Guns and paratroops

    -guns, -guns_damage, -guns_cost,
    -para, -para_damage, -para_cost,

The command option -guns <n> enables the key 'g' to be used to control artillery, which can be shot from any occupied game cell. The range and direction of the shot are determined by the position of the cursor in the game cell relative to the center of the cell --- near center for short range and near the edge for long range, as modulated by the argument <n>. Every shell costs a number of troops from the source cell equal to the argument of -guns_cost <n> (default: 2), and destroys a number of troops at the destination cell equal to the argument of -guns_damage <n> (default: 1). The fall of shot is indicated by the brief appearance of a little dot of the attacker's color. With the -horizon option the fall of shot may not be visible for long range shots, although invisible enemy troops will be destroyed where the shell falls. Artillery can damage both friend and foe, so it must be used with caution. Paratroops are enabled by the option -para <n>, and are launched similarly to artillery using the 'p' key. The cost of dropping a number of troops equal to the argument of -para_damage <n> (default: 1) at the destination cell is equal to the argument of -para_cost <n> (default: 3). The drop zone is indicated by the brief appearance of a parachute symbol. When used with the -manage option, artillery and paratroops can be deployed continuously with the 'G' and 'P' keys instead of the 'g' and 'p' keys. This will initiate a continuous barrage that will only stop when the source cell is exhausted, but will recommence when it is resupplied. The managed command is indicated by the letters "GUN" or "PAR" in the source cell, and can be canceled with either the 'c' key, or by giving the source cell a movement command.


    -hills, -hill_tones, -hill_color,
    -peaks, -peak_bias, -trough_bias,
    -forest, -forest_tones, -forest_color,
    -sea, -sea_block, -sea_tones, -sea_color, -sea_value

The command option -hills <n> initializes random hills which restrict movement when going from low to high elevation, and enhance movement from high to low, but do not affect movement on the level. The elevation is indicated by the shade of gray, light for high and dark for low on monochrome, and brownish for high and greenish for low on color displays. The argument controls the amount of energy gained and lost on hills, i.e. the steepness. Hills provide a tactical advantage when attacking downhill. With very steep hills (-hills 9) movement from very low to very high elevation (a cliff) is virtually impossible. The number of discrete elevation levels is set via the -hill_tones <n> option. On color monitors, the hill hues can be tailored via the -hill_color <n> <red> <green> <blue>, where <n> specifies the elevation index (from 0 to hill_tones-1) to be changed to the RGB triplet. The color of unspecified elevation indices are linearly interpolated based on specified indices.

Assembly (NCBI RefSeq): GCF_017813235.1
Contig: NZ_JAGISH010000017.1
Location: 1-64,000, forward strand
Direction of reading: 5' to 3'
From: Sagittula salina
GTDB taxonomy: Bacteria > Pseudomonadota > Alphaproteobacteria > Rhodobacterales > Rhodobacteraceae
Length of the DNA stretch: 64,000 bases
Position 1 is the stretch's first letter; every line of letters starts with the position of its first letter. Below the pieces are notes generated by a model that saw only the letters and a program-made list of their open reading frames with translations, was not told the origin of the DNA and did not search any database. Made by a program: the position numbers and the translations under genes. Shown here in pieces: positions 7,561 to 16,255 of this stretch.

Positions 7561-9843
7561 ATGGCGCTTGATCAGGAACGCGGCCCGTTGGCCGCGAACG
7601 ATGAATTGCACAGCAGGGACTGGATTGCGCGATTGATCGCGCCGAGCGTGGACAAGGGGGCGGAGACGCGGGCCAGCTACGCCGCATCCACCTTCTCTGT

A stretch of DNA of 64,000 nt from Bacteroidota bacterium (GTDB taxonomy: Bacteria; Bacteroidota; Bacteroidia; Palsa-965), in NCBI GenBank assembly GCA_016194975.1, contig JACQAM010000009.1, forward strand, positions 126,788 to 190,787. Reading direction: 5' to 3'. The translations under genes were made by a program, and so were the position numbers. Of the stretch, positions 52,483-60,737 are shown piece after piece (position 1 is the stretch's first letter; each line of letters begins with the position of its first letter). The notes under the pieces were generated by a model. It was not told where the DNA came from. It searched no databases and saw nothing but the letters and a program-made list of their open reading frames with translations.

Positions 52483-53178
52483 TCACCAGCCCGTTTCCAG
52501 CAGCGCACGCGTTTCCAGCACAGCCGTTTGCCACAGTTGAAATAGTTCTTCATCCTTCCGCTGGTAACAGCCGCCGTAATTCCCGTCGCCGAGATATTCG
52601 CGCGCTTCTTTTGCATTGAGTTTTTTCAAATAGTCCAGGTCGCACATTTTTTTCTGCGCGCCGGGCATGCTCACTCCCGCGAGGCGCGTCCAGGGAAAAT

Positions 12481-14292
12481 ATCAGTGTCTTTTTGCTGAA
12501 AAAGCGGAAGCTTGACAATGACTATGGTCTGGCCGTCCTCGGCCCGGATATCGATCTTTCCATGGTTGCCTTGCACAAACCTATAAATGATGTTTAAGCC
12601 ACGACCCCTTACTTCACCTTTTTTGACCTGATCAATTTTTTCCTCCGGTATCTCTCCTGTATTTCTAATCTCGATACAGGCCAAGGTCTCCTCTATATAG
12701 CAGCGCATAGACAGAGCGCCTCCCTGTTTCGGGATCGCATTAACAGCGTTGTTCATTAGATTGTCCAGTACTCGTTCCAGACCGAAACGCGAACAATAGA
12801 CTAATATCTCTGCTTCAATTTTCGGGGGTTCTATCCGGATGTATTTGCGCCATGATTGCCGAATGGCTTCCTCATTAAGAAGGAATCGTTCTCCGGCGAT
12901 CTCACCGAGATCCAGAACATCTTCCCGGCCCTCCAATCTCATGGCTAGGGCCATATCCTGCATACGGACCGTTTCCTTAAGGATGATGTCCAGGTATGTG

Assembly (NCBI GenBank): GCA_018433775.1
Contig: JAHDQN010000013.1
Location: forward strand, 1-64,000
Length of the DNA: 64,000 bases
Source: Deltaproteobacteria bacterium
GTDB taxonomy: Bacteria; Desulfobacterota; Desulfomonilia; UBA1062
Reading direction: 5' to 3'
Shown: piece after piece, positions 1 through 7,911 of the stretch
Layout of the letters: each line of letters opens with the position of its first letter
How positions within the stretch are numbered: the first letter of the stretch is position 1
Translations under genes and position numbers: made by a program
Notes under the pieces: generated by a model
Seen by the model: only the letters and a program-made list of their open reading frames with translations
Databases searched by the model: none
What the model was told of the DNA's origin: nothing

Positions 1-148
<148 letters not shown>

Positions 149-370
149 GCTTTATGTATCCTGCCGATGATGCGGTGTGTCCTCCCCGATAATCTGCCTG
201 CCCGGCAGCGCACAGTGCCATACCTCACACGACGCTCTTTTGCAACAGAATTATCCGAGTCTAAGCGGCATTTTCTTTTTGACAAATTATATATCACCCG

The command option -forest <n> initializes random forests which restrict movement within the forest, but do not affect movement from thin to thick forest. On both color and monochrome displays, thick forest is dark, and thin is light. Forest may not be used in conjunction with hills. When transitioning from one forest thickness to another, the movement is determined by the destination cell, not the source cell, so that troops deployed within a forest but at the boundary have a tactical advantage over those deployed outside the boundary. As for hills, the number of distinct forest densities is specified via the -forest_tones <n> option, with colors being specified by the -forest_color <n> <red> <green> <blue> option.

The command option -sea <n> generates randomly distributed bodies of water, whose prevalence is determined by the argument <n>. Such bodies of water cannot be crossed by infantry. A small value creates scattered ponds and lakes, which influences the tactical deployment of troops, whereas a large value creates a maze-like pattern of fjords or rivers which isolate blocks of land into islands which can only be taken by paratroops. On monochrome monitors water appears dark mottled grey, and on color monitors it appears as various shades of blue. Like hills, seas have elevation (depths), the number of which is controlled via the -sea_tones <n> option, with colors determined by the -sea_color <n> <red> <green> <blue> option. Besides looking nice, sea depths are useful when playing with the -dig and -fill options (see the TERRAIN MODIFICATIONS section). On monochrome monitors, the option -sea_value <float> determines the blackness of the shallowest sea, expressed as a fraction. For backwards compatibility, sea depths can also be indicated by the size of the sea marker if the -sea_block option is invoked.